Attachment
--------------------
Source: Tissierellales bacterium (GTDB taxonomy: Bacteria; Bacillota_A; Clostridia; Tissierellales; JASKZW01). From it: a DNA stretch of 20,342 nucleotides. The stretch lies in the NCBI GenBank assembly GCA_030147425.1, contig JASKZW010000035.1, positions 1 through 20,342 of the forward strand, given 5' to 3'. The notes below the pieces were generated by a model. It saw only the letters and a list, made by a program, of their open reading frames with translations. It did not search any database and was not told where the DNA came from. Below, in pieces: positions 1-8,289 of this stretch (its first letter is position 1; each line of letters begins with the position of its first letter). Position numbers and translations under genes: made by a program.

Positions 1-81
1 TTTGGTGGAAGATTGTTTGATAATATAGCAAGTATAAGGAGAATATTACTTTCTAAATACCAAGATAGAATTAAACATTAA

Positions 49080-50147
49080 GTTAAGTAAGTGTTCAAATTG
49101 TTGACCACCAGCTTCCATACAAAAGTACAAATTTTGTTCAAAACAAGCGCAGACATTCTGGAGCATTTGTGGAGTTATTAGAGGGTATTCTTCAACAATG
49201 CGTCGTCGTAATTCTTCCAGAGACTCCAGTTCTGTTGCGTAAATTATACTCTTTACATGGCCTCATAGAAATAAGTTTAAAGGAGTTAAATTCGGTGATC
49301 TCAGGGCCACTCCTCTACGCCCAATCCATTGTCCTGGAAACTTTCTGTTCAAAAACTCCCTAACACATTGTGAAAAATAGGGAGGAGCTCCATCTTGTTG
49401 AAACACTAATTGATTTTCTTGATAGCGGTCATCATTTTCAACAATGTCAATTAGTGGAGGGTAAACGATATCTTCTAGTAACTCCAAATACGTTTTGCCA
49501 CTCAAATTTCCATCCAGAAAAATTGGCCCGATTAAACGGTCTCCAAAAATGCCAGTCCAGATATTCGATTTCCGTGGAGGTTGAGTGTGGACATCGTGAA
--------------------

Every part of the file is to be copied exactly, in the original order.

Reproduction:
Source: Tissierellales bacterium (GTDB taxonomy: Bacteria; Bacillota_A; Clostridia; Tissierellales; JASKZW01). From it: a DNA stretch of 20,342 nucleotides. The stretch lies in the NCBI GenBank assembly GCA_030147425.1, contig JASKZW010000035.1, positions 1 through 20,342 of the forward strand, given 5' to 3'. The notes below the pieces were generated by a model. It saw only the letters and a list, made by a program, of their open reading frames with translations. It did not search any database and was not told where the DNA came from. Below, in pieces: positions 1-8,289 of this stretch (its first letter is position 1; each line of letters begins with the position of its first letter). Position numbers and translations under genes: made by a program.

Positions 1-81
1 TTTGGTGGAAGATTGTTTGATAATATAGCAAGTATAAGGAGAATATTACTTTCTAAATACCAAGATAGAATTAAACATTAA

Positions 49080-50147
49080 GTTAAGTAAGTGTTCAAATTG
49101 TTGACCACCAGCTTCCATACAAAAGTACAAATTTTGTTCAAAACAAGCGCAGACATTCTGGAGCATTTGTGGAGTTATTAGAGGGTATTCTTCAACAATG
49201 CGTCGTCGTAATTCTTCCAGAGACTCCAGTTCTGTTGCGTAAATTATACTCTTTACATGGCCTCATAGAAATAAGTTTAAAGGAGTTAAATTCGGTGATC
49301 TCAGGGCCACTCCTCTACGCCCAATCCATTGTCCTGGAAACTTTCTGTTCAAAAACTCCCTAACACATTGTGAAAAATAGGGAGGAGCTCCATCTTGTTG
49401 AAACACTAATTGATTTTCTTGATAGCGGTCATCATTTTCAACAATGTCAATTAGTGGAGGGTAAACGATATCTTCTAGTAACTCCAAATACGTTTTGCCA
49501 CTCAAATTTCCATCCAGAAAAATTGGCCCGATTAAACGGTCTCCAAAAATGCCAGTCCAGATATTCGATTTCCGTGGAGGTTGAGTGTGGACATCGTGAA